Fair is the new political buzzword. The Labour party and the liberal Left thought for decades that they had a monopoly on fairness, but the Conservatives and the coalition government have laid aggressive new claim to it, and with some justice. For there is no doubt at all that fairness lies at the heart of their new plan to cap housing benefit, however harsh it may seem. The existing welfare system is deeply unfair and ought to be changed, on moral grounds as much as economic ones.
As David Cameron said in the Commons last week: “The point everyone in this House has got to consider: are we happy to go on paying housing benefit of £30,000, £40,000, £50,000? Our constituents working hard to give benefits so people can live in homes they couldn’t even dream of? I don’t think that’s fair.”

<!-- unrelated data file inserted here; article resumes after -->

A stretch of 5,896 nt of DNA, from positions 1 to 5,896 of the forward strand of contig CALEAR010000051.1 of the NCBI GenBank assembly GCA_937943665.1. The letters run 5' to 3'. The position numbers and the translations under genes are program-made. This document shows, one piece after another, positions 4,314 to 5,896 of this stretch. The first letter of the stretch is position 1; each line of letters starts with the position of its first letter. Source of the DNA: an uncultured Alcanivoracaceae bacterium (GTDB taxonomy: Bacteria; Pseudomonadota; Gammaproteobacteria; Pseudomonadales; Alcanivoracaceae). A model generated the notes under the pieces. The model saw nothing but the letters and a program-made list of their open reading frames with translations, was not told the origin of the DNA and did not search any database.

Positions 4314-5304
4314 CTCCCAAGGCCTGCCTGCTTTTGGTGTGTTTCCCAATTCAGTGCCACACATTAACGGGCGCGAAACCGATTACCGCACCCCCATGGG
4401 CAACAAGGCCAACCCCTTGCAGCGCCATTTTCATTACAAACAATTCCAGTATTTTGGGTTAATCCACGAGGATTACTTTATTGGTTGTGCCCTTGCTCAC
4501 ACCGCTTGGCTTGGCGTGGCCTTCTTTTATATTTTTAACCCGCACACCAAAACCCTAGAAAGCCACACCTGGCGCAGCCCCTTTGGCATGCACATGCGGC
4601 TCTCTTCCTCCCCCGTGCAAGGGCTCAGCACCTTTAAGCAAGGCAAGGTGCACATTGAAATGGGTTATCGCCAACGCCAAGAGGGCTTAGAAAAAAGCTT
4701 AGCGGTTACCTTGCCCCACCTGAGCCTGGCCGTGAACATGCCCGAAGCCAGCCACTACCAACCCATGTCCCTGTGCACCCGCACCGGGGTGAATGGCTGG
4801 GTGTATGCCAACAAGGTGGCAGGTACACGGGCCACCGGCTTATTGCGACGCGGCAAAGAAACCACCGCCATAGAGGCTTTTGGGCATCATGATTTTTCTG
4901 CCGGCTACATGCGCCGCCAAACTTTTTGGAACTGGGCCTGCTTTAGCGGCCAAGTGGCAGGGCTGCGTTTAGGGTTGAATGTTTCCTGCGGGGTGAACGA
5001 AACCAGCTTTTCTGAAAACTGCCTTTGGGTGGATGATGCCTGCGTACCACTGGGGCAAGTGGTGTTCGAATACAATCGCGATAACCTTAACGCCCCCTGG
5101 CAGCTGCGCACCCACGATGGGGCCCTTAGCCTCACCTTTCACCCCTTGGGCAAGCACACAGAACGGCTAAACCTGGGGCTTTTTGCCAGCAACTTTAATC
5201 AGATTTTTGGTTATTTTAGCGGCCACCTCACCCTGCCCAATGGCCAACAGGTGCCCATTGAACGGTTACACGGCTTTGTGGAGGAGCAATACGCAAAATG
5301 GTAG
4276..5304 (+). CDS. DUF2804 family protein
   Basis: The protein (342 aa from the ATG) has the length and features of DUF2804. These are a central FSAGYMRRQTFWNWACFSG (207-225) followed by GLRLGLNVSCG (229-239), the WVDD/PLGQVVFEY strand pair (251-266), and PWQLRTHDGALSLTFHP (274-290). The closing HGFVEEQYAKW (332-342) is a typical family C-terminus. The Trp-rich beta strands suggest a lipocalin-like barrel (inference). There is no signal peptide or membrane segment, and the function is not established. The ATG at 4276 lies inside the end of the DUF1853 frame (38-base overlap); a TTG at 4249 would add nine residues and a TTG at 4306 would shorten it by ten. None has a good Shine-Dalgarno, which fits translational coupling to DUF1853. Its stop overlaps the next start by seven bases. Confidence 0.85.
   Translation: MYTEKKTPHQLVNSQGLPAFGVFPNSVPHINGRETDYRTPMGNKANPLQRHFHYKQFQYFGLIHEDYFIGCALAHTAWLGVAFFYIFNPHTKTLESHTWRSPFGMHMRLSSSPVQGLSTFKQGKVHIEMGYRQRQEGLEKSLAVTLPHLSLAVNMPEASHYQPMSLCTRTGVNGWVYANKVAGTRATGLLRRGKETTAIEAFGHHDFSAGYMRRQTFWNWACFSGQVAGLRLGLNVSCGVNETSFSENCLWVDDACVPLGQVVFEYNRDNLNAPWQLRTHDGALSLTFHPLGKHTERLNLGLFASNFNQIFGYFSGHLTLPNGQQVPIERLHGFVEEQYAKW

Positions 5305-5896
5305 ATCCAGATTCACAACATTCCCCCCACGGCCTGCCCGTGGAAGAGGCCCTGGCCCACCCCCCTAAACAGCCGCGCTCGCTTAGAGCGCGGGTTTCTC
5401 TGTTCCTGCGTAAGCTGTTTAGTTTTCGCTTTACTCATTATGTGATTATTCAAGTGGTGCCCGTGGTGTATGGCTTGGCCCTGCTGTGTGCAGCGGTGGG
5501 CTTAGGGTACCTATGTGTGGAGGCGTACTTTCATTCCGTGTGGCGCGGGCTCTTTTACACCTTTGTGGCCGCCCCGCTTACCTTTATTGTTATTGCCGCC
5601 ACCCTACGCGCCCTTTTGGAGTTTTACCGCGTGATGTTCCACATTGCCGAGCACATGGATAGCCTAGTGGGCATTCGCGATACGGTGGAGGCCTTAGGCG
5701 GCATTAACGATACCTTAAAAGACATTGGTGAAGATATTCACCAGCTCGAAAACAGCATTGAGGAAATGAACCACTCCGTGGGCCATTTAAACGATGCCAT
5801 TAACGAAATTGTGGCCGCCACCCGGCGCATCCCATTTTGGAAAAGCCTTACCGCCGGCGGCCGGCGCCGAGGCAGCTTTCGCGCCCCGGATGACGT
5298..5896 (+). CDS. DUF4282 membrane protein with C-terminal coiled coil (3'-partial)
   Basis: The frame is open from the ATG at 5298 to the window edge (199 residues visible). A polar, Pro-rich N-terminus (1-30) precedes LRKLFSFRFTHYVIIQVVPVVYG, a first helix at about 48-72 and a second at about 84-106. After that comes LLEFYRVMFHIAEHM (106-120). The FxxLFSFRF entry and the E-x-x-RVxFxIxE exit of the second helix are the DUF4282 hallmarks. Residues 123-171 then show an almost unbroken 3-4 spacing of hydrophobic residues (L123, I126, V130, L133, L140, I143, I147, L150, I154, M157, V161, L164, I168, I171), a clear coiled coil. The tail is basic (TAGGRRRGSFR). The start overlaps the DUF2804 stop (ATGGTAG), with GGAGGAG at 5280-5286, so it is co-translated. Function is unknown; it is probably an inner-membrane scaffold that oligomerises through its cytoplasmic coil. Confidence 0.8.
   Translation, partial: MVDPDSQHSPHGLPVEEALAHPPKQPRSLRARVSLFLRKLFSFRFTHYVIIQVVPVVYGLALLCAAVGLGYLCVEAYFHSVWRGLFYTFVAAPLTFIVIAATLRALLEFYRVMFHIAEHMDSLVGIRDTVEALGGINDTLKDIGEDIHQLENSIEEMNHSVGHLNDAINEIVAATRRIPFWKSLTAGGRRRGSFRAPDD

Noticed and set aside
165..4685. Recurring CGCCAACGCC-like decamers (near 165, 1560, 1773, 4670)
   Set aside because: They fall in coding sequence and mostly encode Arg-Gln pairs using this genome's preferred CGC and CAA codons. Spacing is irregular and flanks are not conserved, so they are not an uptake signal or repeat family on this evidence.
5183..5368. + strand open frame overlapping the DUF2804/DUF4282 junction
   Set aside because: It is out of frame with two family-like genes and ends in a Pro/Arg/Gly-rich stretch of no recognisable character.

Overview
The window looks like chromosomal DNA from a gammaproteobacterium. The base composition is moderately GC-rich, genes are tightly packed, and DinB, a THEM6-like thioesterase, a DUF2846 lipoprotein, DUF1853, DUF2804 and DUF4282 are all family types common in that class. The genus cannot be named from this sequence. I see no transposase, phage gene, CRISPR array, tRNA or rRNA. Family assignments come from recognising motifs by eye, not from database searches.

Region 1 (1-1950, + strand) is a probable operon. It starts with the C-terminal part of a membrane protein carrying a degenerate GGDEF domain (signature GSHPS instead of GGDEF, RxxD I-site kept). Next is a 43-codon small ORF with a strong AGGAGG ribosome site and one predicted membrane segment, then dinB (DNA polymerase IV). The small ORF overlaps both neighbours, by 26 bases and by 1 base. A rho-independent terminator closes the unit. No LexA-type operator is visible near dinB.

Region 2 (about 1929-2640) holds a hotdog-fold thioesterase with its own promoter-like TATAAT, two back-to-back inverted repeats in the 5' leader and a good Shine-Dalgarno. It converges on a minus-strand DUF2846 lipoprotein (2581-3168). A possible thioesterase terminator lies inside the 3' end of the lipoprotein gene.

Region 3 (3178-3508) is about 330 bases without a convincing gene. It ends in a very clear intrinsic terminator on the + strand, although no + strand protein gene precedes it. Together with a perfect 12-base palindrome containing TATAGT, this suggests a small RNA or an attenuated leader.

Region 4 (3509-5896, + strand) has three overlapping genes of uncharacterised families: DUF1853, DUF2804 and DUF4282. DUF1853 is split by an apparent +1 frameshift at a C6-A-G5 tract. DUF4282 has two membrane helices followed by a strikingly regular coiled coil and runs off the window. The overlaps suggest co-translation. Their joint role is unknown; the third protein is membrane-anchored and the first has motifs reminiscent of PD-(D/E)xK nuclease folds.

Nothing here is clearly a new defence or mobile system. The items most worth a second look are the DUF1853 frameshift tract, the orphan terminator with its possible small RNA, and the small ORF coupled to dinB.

Of course it isn’t fair. For now, at least, the prime minister is holding his ground, despite the predictable splutterings of fury, including a disloyal outburst from Boris Johnson, who burst forth about “Kosovo-style social cleansing of London”. Ignoring this low blow, Cameron in Brussels riposted: “Paying over £20,000 a year for the housing benefit of some families is too high. I do not think taxpayers will understand why we are being so extravagant.
“People pay their taxes knowing that we should be helping to house people, that we should be protecting the vulnerable, we must be helping the needy … there are many people who earn less than £20,000 — their whole income is less than £20,000 — who are paying taxes to house people who are getting rents of £25,000, £30,000, £40,000. They don’t see that as fair and neither do I.”